What was Project Blue Book?
Tom DeMary – 18 February 2005
What are the known problems with the reports?
Air Force solutions for many UFO reports have been controversial, even to
the point of being ridiculed. Many solutions may seem perfectly
reasonable, while others clearly conflict with the descriptions in
the reports themselves. Even some of the seemingly reasonable
solutions are simply possible ones, assigned after only a casual
assessment of the case. It is well known that through most of its
history, PBB was under considerable pressure to explain away all
reports, and that some of their solutions were arbitrarily chosen and
tacked on to reports, without regard for the facts of the case. The
PBB crew never had much scientific expertise, and did not always take
advantage of the expertise available to it.
The report index indicates a number of “missing cases.” The
summary cards remain for some of these cases, and entire reports are
missing for others. Much of this is due to poor maintenance over the
years. It was probably never envisioned that there would be a public
release of the files. Some reports which were loaned out were never
returned. There has been some pilfering and souvenir collection over
the years–Ruppelt mentions such activity in his book. Some
pages evidently disappeared during the review-for-release process.
Some other reports existed at other locations at Wright-Patterson Air
Force Base. In a few such cases the summary card indicates the report
is in the “classified vault” or some other location.
These reports are probably missing because they were not included in
the transfer of files to Maxwell AFB in early 1970.
In other cases the investigative files were not sent to Project Blue
Book. The UFO report files of the 4602d Air Intelligence Service
Squadron (AISS), one of the organizations that carried out UFO
investigation for PBB between 1953 and the early 1960s, contains only
paper files, not microfilm by NARA. The 4602d AISS in some cases
simply sent one line summaries of the cases to Project Blue Book, so
these full case files are not in the Archive. Copies of other
“missing cases” have been found in certain official
files, such as those of the originating organizations, Air Force unit
histories, and activities which supervised or had an interest in the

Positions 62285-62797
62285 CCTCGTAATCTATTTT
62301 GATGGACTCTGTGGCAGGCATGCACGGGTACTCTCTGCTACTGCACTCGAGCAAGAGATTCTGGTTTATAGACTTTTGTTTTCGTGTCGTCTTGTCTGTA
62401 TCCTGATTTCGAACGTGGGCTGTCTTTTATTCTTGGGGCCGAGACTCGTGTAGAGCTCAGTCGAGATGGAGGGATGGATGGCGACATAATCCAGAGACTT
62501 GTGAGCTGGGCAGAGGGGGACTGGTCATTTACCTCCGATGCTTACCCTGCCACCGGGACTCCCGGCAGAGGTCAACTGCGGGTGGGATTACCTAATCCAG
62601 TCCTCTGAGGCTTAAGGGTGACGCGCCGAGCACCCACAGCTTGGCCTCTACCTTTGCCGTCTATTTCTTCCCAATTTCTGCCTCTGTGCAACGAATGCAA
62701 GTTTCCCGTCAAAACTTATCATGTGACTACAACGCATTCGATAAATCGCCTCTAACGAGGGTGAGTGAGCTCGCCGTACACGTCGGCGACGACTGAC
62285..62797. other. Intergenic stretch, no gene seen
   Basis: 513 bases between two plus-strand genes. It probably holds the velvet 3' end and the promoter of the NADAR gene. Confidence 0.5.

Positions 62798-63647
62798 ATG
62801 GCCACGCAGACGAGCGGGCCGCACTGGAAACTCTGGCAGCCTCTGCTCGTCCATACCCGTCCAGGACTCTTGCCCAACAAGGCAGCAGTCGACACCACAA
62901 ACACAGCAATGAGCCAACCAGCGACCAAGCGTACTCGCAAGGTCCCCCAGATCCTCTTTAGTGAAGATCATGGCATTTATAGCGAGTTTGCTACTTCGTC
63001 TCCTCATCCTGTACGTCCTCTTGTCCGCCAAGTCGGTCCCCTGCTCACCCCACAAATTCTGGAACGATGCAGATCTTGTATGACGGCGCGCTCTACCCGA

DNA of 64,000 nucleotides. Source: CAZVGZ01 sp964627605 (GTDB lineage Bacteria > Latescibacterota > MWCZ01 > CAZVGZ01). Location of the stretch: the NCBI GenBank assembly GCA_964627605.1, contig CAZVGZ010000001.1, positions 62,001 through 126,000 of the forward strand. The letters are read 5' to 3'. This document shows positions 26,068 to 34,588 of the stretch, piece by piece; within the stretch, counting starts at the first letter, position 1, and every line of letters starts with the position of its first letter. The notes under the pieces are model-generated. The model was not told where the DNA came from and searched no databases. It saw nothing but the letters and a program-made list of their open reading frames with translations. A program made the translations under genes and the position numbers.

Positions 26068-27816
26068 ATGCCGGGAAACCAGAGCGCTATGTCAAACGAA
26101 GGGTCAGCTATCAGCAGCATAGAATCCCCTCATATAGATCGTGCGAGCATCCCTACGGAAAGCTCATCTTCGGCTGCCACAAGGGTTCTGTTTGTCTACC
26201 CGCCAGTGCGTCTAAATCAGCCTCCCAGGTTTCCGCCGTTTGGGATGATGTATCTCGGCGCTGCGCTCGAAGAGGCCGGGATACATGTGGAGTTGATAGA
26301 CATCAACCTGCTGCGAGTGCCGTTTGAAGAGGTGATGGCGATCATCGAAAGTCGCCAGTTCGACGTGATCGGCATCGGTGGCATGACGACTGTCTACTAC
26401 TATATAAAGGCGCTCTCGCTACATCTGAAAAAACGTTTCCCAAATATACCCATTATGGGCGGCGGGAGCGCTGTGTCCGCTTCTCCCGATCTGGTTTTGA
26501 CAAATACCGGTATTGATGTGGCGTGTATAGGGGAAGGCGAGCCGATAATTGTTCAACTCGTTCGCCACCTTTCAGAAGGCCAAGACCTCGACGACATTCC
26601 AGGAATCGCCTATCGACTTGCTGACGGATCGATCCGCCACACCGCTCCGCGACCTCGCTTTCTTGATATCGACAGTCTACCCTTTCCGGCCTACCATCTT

UFO program. Copies of some “missing cases” have been
found in Dr. Hynek’s files at CUFOS.
When evaluating the reports, it should be remembered that the events in
the reports were sometimes very mysterious to the witnesses. The
ability of witnesses to describe their experience varies greatly, and
the resulting testimony can be inaccurate or contradictory. Witnesses
often state size-distance-speed numbers, which are no more than
guesses. This does not necessarily negate a report. Additionally,
some of the unit intelligence officers who wrote up the cases
demonstrate a real interest in, and a good grasp of, the elements of
the case, while others demonstrate little understanding of the
technical details of report. As a result, some documents are
well-written, while others are quite poorly or carelessly written.
Each document must be carefully evaluated on its own merits.
In addition to the particular problems of the PBB documents, there are
the usual problems associated with archival documents. Legibility of
documents can be a problem. Sometimes it will be a single document;
other times a poorly reproduced microfilm roll. Most of the documents
were prepared by clerks and secretaries, not the authors of the
documents. Individual documents can contain typographical errors, or
misstatements not caught at the proofreading stage. Some documents
may be poor or incomplete interpretations of other documents, and a
careful researcher should examine the entire case before assuming
that the writer has correctly interpreted other documents himself.